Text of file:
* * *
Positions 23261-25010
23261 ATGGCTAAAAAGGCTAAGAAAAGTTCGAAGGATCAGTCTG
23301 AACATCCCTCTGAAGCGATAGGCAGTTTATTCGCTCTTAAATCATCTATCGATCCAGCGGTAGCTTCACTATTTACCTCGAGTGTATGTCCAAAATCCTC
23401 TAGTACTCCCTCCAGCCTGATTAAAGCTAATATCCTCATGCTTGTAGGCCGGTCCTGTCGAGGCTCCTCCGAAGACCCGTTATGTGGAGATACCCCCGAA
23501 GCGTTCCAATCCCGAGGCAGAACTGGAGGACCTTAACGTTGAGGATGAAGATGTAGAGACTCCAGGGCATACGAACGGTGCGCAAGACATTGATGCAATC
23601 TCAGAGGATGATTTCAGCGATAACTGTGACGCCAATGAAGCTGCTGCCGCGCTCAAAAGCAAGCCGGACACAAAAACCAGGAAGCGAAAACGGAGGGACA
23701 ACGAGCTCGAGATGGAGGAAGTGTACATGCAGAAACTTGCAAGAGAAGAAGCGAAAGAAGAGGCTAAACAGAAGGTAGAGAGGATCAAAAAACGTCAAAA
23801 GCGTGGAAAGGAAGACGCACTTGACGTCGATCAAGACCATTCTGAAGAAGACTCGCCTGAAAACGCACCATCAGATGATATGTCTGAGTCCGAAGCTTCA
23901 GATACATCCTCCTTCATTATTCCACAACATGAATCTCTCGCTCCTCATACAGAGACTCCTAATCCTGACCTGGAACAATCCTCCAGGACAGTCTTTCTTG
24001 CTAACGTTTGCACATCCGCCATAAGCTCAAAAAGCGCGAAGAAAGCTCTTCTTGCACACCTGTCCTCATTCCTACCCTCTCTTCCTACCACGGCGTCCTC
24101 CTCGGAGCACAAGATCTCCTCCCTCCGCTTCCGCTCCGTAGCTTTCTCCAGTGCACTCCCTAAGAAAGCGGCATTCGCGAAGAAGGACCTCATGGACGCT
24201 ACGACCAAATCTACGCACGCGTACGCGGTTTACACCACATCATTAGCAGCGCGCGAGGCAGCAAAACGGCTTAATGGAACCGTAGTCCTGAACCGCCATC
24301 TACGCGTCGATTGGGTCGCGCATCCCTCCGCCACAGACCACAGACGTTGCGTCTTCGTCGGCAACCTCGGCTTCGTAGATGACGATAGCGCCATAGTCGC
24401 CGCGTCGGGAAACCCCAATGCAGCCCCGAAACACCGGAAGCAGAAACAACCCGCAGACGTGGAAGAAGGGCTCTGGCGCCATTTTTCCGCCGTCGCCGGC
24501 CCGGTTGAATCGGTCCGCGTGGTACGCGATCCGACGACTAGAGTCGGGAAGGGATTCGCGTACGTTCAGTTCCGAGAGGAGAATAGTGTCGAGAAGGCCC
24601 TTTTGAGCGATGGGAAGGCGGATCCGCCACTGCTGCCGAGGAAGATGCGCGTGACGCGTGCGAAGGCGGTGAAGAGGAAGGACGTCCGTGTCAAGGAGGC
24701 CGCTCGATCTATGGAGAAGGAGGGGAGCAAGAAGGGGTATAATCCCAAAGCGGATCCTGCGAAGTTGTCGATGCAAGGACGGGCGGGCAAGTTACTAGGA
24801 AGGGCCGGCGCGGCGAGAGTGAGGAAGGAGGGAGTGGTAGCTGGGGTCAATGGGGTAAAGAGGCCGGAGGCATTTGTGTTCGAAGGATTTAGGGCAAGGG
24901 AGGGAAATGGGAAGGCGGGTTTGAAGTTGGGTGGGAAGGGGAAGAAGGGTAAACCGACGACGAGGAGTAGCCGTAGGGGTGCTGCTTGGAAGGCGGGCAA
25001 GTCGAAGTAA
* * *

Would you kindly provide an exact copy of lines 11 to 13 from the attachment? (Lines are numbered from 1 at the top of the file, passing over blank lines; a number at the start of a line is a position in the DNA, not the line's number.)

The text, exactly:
24101 CTCGGAGCACAAGATCTCCTCCCTCCGCTTCCGCTCCGTAGCTTTCTCCAGTGCACTCCCTAAGAAAGCGGCATTCGCGAAGAAGGACCTCATGGACGCT
24201 ACGACCAAATCTACGCACGCGTACGCGGTTTACACCACATCATTAGCAGCGCGCGAGGCAGCAAAACGGCTTAATGGAACCGTAGTCCTGAACCGCCATC
24301 TACGCGTCGATTGGGTCGCGCATCCCTCCGCCACAGACCACAGACGTTGCGTCTTCGTCGGCAACCTCGGCTTCGTAGATGACGATAGCGCCATAGTCGC